Fairclough still feisty as he plots the fall of Fergie
Basement boys Barnet have a manager who has shaken the aristocracy before
Sunday 23 October 2005
Paul Fairclough, the man in charge of Barnet, details his day. "You'd be amazed what I have to do," he says. The hotel costs need to be lowered because "it's just too much for us" and the canine issue is simply a result of not having adequate facilities which is - pardon the pun - a bone of contention for the League Two club who are at war with the local council.
"People say they are not co-operative," says Fairclough. "That's not true. It's not fair. They are downright obstructive." Plans for a new stadium to replace the "antiquated" Underhill, he claims, are constantly held up - "the amount of money we have spent," he sighs - while the implication is that the club have achieved in spite of, rather than because of, the council.
He's certainly a feisty enough character, the manager. Aged 55, he's probably the oldest to embark on a career in the Football League having run away with the Conference with his young, vibrant Barnet side.
"Here is me, at the age of 55, standing opposite him," the Liverpudlian says of a much-anticipated meeting with Sir Alex Ferguson on the Old Trafford touchline on Wednesday. "I've had 16 League games, he's probably had 1,016," Fairclough says. "The man is awesome." Not that he intends to be intimidated. "We're not going to go to United to abuse the opportunity," he adds, sensing also that the match, for which Barnet expect to take 4,000 supporters, will be significant for their opponents after their faltering start. "We're not going to go and not come outside our half," Fairclough continues. "We're going to entertain. We're going to try and win the game."
So much so that after the impressive victory over Bristol City in the LDV Vans Trophy last week, Fairclough was asked whether - if he had to choose - he would take three points against Mansfield Town in the League or a victory over United. "I'm supposed to say 'give me the three points any day'," Fairclough says, mindful of his club's plight near the bottom of the League after a "rude awakening" of the demands involved following their step up after a four-year exile. "But," he goes on, "if I'm honest I can't say that. We'd love to beat United and obviously there would be spin-offs. It would really boost the confidence of the players."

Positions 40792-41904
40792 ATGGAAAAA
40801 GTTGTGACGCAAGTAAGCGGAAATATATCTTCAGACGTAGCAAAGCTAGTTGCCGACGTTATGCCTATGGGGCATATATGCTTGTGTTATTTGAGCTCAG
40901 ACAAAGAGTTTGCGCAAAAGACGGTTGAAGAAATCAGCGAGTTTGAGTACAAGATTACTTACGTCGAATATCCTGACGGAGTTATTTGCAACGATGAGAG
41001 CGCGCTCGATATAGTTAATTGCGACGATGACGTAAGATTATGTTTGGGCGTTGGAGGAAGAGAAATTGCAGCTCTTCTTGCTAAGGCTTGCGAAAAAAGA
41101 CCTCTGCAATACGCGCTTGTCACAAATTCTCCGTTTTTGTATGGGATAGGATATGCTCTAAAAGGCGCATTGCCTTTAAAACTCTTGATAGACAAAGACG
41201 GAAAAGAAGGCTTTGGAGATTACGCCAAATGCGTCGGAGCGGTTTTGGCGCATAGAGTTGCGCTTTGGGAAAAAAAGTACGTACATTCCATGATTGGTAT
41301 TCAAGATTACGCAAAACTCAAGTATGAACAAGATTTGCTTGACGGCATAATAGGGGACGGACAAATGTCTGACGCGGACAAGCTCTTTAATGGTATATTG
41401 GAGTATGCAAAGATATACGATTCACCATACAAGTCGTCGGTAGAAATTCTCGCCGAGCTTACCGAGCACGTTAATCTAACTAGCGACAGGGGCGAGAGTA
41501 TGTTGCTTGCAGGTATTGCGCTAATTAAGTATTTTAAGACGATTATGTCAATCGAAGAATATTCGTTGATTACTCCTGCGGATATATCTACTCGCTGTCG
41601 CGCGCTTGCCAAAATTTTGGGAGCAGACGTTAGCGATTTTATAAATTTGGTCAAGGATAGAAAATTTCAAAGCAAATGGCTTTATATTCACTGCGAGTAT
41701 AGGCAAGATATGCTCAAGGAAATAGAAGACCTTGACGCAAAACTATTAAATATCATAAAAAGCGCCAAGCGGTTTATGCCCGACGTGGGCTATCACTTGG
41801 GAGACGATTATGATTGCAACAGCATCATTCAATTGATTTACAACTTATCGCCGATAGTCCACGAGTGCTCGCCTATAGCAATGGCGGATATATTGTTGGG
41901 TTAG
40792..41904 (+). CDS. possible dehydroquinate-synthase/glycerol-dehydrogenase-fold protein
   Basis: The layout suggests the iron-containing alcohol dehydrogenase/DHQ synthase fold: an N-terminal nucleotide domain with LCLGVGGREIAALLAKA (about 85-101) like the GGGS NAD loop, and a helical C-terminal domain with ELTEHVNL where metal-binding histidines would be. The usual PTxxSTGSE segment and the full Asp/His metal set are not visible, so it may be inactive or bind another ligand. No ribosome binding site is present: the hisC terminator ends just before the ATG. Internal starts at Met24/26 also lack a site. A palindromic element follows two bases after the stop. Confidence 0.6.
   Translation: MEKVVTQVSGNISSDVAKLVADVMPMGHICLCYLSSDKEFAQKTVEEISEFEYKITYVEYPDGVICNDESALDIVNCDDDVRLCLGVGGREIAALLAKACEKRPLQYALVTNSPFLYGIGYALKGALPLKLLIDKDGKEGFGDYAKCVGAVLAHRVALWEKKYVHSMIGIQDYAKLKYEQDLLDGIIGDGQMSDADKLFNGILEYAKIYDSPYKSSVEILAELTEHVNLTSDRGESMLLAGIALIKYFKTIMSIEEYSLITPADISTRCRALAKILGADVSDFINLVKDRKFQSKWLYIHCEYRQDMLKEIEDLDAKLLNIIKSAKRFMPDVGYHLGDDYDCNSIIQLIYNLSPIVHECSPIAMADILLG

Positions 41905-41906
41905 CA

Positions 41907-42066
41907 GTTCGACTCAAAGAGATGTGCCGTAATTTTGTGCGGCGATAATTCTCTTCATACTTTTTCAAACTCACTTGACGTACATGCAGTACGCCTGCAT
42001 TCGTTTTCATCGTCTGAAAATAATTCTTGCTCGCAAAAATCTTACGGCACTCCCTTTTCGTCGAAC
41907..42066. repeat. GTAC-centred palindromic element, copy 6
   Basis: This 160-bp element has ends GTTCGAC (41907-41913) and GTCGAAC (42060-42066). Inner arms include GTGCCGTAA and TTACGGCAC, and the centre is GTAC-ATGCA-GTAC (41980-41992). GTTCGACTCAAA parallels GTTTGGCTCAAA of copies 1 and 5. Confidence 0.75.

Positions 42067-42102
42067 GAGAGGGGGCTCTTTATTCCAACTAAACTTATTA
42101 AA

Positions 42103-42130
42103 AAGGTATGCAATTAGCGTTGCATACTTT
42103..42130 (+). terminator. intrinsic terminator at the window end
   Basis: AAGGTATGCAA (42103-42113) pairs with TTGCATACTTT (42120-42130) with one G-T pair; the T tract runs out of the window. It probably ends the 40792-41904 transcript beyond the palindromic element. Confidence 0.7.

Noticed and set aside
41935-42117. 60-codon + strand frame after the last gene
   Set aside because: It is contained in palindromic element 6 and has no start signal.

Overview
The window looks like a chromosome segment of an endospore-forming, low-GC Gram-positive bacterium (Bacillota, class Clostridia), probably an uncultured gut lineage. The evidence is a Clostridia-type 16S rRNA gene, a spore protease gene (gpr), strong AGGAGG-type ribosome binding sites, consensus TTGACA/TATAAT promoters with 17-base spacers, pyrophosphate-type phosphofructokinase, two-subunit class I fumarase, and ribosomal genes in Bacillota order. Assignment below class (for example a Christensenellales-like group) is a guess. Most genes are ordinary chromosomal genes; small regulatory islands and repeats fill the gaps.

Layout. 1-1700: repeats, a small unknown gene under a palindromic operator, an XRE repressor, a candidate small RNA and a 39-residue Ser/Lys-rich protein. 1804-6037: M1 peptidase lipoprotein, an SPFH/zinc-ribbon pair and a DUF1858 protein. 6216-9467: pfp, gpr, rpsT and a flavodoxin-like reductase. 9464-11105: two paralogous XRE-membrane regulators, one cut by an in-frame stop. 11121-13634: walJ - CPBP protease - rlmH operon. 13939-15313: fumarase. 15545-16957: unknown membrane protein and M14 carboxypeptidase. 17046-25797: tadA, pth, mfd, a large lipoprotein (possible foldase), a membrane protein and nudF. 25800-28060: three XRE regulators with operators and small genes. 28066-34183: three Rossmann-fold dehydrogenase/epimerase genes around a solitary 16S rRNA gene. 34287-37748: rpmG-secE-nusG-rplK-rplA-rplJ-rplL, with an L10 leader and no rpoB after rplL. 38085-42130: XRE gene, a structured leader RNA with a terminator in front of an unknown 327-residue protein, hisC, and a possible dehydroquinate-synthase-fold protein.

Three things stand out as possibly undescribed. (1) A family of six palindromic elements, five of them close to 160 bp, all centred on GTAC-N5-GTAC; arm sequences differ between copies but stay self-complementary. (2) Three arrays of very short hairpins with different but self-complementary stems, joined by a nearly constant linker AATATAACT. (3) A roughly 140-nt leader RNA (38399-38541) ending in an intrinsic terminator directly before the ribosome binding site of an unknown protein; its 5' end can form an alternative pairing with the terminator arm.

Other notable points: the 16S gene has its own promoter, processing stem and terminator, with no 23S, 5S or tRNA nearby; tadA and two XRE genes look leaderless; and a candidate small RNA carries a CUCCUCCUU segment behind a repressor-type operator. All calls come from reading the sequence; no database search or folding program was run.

Fairclough acknowledges that they need it. He has complete faith in his team - "they've given us a magnificent ride" - but admits they are still "acclimatising". In terms of talent, there is no contest against some of the "functional footballers" they face. But it's also about experience and consistency. Indeed he just has two players - striker Giuliano Grazioli (left) and club captain Ian Hendon who is a "terrific influence" but also one who can give the "hairdryer treatment" - with any significant League experience.
"Most other teams have quite a few old heads," Fairclough says.
His own experience, therefore, is vital. Fairclough began his playing career at Liverpool under Bill Shankly, but it didn't work out and he went on to university, playing football for non-League clubs such as Wealdstone. By 28 he had his coaching licence, "and I thought I was going to be the next Alf Ramsey". It didn't happen.
"The football fraternity is incestuous," Fairclough argues. "It's like the Freemasons. You have to be a member to get in. Every door was slammed in my face. I won four championships in six years but didn't get any recognition in terms of someone saying we would like you to run our League club."
The most bitter lesson was at Stevenage, who were in the Second Division North of the Isthmian League when he took over, then, nine years ago, won the Conference but were denied promotion because of inadequate facilities. It hit Fairclough hard. "A nasty blow, a serious setback. I did the role of victim for a while and wallowed in that."
During that time there was also a high-profile FA Cup run that culminated in a fourth-round defeat away to Newcastle United. "I like having a strategy for every scenario," says Fairclough, a former sports consultant. For that game he even discussed with the players what would happen "if Alan Shearer scored inside the first three minutes". He did, and Stevenage dealt with it to earn the replay at St James' Park.
If that sounds like the sort of preparation undertaken by Jose Mourinho then Fairclough, who remains the manager of the England non-League team, is also associated with Arsène Wenger, having scouted for Arsenal. Not that he will be turning to the Frenchman for advice right now. "I've not got £1m footballers," he says. A conversation has been had with Alex Inglethorpe, whose Exeter City earned a Cup replay against United last season.
The League Cup meeting will, however, be settled on the night. "It's a game which will be the biggest some of my players may ever play in," Fairclough says. "Hopefully, they will go on to greater things but they might not." For the manager himself it is also "a dream come true" and an opportunity well-earned. "We won a championship on picking up dog muck," Fairclough says. He hopes to leave United a nasty surprise too.
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